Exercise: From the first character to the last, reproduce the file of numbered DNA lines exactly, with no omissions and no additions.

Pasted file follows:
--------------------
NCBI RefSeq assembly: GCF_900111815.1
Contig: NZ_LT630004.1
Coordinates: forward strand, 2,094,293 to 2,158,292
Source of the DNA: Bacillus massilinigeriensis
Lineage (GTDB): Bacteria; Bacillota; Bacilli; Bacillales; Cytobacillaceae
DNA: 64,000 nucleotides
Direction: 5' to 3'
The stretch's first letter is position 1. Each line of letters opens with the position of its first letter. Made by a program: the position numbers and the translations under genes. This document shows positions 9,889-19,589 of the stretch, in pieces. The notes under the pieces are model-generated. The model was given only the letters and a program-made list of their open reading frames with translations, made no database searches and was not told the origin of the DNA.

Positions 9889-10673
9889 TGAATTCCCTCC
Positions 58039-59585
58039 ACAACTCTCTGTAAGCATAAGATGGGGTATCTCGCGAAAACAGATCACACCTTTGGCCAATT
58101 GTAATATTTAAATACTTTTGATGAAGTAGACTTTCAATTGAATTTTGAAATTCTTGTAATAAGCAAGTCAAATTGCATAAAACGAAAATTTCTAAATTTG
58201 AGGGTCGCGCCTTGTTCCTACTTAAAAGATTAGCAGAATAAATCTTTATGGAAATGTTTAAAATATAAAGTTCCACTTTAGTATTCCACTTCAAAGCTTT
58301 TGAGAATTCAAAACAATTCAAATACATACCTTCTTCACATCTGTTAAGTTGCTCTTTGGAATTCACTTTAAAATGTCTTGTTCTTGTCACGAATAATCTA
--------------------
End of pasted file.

NCBI RefSeq assembly: GCF_900111815.1
Contig: NZ_LT630004.1
Coordinates: forward strand, 2,094,293 to 2,158,292
Source of the DNA: Bacillus massilinigeriensis
Lineage (GTDB): Bacteria; Bacillota; Bacilli; Bacillales; Cytobacillaceae
DNA: 64,000 nucleotides
Direction: 5' to 3'
The stretch's first letter is position 1. Each line of letters opens with the position of its first letter. Made by a program: the position numbers and the translations under genes. This document shows positions 9,889-19,589 of the stretch, in pieces. The notes under the pieces are model-generated. The model was given only the letters and a program-made list of their open reading frames with translations, made no database searches and was not told the origin of the DNA.

Positions 9889-10673
9889 TGAATTCCCTCC
Positions 58039-59585
58039 ACAACTCTCTGTAAGCATAAGATGGGGTATCTCGCGAAAACAGATCACACCTTTGGCCAATT
58101 GTAATATTTAAATACTTTTGATGAAGTAGACTTTCAATTGAATTTTGAAATTCTTGTAATAAGCAAGTCAAATTGCATAAAACGAAAATTTCTAAATTTG
58201 AGGGTCGCGCCTTGTTCCTACTTAAAAGATTAGCAGAATAAATCTTTATGGAAATGTTTAAAATATAAAGTTCCACTTTAGTATTCCACTTCAAAGCTTT
58301 TGAGAATTCAAAACAATTCAAATACATACCTTCTTCACATCTGTTAAGTTGCTCTTTGGAATTCACTTTAAAATGTCTTGTTCTTGTCACGAATAATCTA